, ,

 7 Reasons Swimming can be an Exciting Sport to Watch

Have you ever watched a sport on TV or in person and thought “this is the most boring sport ever?” 

Well if you’ve ever had the above experience, chances are you were at a swim meet. Swimming is not one of those sports like football or hockey that people will pay a bunch of money to see. It is not somewhere people go to for entertainment. It is one of those sports that people go to because they have to; that is the image that swim meets have always been given anyway. Although sometimes true, this image is not the only way swim meets can be seen.

For as long as I can remember, I have been watching swim meets, participating in swim meets, working at swim meets, and anything else you can imagine doing at swim meets. Almost every single swim meet I’ve been to has fit into this stereotype of being boring. There have been a select few, however, that have been some of the most exciting sporting events that I have ever been to.

Here are 7 reasons swimming can be exciting to watch:  

  1. Come from behind wins. Swimming is one of those sports where anything can happen. You can dive in the water a bod length behind and still come out on the top of the podium. The best example of this would have to be this relay from the 2008 Beijing Summer Olympic games: Men’s 400 Freestyle Relay.
  2. Iconic athletes. In the history of the Olympics, the two athletes who have won the most gold medals at one Olympics have both been swimmers. Mark Spits won 7 gold medals in 1972 making him the second most decorated Olympic swimmer, and Michael Phelps won 8 gold medals in 2008 making him the most decorated Olympic swimmer of all time.
  3. Nail biters. Swimming has had some of the most exciting finishes in sports history. They can sometimes come down to .01 of a second. The most famous example of this would be Michael Phelps in the 100 yard butterfly at the 2008 Beijing Summer Olympics.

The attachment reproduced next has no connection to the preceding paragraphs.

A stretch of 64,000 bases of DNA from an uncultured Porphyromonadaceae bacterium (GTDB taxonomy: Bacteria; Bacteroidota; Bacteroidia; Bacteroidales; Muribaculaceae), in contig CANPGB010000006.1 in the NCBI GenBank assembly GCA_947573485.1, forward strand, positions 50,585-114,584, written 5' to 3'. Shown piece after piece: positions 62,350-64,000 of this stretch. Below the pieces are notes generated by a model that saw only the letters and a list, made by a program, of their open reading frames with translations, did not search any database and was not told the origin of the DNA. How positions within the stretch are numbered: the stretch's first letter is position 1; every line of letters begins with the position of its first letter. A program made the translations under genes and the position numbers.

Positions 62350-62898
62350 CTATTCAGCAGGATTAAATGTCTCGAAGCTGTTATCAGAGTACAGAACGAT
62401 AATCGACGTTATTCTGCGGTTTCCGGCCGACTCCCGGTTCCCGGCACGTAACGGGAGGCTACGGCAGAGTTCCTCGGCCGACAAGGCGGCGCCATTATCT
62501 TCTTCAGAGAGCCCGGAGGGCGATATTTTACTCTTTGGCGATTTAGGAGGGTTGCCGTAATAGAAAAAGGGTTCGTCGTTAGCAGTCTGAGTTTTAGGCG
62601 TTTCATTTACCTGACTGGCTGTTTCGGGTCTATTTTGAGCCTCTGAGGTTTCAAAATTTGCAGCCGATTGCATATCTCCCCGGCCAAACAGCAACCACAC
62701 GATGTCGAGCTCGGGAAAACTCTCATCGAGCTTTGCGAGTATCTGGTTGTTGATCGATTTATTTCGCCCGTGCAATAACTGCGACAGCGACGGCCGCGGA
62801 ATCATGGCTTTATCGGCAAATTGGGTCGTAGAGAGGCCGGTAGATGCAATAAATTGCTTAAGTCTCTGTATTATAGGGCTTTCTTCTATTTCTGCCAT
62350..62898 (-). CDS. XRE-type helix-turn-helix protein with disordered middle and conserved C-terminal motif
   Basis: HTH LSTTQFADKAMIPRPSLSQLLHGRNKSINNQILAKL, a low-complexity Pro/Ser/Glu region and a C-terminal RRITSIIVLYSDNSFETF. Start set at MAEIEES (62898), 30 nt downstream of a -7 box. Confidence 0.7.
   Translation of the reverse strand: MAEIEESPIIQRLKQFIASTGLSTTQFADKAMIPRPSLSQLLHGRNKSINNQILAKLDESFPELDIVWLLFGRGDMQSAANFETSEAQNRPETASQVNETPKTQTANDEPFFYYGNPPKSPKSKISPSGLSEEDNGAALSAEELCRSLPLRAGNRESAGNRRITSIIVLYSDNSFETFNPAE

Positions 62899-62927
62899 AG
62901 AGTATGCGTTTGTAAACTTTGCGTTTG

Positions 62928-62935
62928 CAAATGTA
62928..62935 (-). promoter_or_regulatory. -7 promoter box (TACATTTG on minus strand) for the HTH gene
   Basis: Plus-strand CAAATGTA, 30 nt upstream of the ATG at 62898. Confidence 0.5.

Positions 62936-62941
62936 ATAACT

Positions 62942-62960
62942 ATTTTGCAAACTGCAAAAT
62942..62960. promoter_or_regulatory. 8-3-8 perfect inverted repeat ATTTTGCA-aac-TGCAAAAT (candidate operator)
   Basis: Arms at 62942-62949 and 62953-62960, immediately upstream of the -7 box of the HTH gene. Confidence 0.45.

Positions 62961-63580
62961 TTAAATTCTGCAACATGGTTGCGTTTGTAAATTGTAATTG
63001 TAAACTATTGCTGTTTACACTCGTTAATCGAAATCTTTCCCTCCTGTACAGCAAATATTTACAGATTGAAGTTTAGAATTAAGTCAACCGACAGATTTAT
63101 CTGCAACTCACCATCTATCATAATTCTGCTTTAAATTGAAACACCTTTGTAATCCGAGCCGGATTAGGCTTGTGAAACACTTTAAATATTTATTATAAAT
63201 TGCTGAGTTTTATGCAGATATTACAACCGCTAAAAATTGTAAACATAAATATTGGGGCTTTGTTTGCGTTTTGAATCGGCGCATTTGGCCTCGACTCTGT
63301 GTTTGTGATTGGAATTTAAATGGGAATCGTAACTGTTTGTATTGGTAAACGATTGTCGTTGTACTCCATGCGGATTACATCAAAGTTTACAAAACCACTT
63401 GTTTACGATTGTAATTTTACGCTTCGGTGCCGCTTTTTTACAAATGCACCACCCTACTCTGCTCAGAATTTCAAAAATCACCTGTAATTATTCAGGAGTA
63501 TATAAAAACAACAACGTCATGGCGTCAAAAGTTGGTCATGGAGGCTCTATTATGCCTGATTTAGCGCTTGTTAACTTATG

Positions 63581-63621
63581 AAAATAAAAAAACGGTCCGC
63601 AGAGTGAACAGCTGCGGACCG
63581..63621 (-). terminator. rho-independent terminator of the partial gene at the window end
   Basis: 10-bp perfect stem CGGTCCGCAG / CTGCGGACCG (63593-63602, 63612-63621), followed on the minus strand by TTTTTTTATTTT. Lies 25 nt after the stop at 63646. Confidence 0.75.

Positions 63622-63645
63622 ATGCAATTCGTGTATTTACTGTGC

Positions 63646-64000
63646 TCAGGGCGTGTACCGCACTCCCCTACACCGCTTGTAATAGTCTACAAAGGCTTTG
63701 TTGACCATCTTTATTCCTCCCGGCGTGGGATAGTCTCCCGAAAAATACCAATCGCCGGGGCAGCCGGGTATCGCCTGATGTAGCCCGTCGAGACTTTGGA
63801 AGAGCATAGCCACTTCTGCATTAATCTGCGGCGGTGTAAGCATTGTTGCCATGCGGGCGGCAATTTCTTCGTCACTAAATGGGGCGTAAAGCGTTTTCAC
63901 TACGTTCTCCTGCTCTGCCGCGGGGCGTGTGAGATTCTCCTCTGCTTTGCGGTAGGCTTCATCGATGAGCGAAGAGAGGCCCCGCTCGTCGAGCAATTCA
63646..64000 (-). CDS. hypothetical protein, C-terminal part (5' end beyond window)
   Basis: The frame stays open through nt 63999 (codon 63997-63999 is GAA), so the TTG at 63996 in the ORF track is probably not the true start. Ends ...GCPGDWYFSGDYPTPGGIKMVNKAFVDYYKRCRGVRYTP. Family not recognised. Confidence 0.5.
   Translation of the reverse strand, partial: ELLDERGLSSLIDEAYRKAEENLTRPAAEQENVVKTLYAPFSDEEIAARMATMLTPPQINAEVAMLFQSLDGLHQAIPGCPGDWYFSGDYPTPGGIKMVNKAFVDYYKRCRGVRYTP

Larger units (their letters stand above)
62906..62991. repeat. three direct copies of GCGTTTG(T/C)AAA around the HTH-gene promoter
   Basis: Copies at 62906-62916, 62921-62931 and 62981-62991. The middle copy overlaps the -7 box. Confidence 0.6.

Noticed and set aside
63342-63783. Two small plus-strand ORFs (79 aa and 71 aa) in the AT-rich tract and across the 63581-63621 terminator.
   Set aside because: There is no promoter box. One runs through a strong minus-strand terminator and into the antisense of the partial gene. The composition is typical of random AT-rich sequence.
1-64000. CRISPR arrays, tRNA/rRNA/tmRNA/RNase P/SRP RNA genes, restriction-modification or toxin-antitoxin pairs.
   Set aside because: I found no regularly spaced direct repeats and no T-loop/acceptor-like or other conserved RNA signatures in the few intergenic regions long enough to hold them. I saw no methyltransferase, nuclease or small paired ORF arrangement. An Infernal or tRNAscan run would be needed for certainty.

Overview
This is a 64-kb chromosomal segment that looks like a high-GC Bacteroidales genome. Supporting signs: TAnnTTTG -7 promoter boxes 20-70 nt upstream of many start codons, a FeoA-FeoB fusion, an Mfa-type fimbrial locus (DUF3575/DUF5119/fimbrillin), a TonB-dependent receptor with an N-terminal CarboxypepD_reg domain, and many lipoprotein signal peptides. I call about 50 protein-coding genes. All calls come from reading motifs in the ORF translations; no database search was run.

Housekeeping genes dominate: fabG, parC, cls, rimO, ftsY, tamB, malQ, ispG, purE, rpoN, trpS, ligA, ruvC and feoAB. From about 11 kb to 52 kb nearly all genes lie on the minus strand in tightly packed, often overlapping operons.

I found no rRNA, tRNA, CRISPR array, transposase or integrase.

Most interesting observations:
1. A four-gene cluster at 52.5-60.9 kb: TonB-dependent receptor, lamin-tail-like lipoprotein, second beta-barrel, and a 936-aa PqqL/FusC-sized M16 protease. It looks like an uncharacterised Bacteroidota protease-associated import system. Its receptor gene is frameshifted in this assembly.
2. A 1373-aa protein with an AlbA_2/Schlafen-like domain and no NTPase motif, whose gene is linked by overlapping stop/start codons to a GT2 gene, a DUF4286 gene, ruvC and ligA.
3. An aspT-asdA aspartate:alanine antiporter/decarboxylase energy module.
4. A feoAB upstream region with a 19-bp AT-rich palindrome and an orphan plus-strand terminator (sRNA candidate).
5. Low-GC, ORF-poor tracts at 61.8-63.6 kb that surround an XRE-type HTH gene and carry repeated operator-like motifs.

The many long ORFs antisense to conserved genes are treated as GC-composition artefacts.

4. Women matter too. In the sport of swimming, women’s races can be just as exciting as men’s races. In fact, Colorado’s own Missy Franklin is one of the best Olympic swimmers, men or women, in recent history. This makes it different from sports like football and baseball where men are the only ones who play.
  5. Title of the fastest human in the pool. The 50 meter freestyle is the shortest race in swimming. It lasts a little under 20 seconds, and is the most exciting race to watch. It has had the most ties in the history of the sport, and takes a special type of swimmer to be able to do really well. Sprinters are a rare breed, but they are the fastest in the sport.
  6. Dedication shines bright. Swimming requires a lot of dedication. When you see a really good race, you can see that specific swimmer embodying that dedication with everything they do. From their start, to their finish, and everything in between, they are dedicated to being the best they can be. For those athletes, each race means more to them than anything they will ever do in their lives.
  7. Olympic moments. Swimming is the most popular sport to watch at the summer Olympic Games. The Olympic Games can transform a nobody in to a somebody with just one race. Swimming has had more of those Olympic moments in recent history than only other sport. Olympic moments make role models for America’s youth. It is swimming’s biggest stage, and it’s most exciting.

Call to Action

These are only seven reasons swimming can be exciting. There are so many examples of races and athletes in Olympic history that make this point further. If you have never been to a swim meet, I encourage you to go. If you have been to a swim meet, I encourage you to continue to go to bigger and bigger meets; the bigger the stage the more exciting the races. You never know when a race will make history, and you could have a front row to that history. Don’t give up on swimming just because it is boring, because as I just proved, one meet can be filled with some of the best moments in sports history.

For more on my experience as a swimmer, please read my last post, Advice From the Head of a Division 1 Swimmer.

Image Credit: photo by Gainline.us on Google Images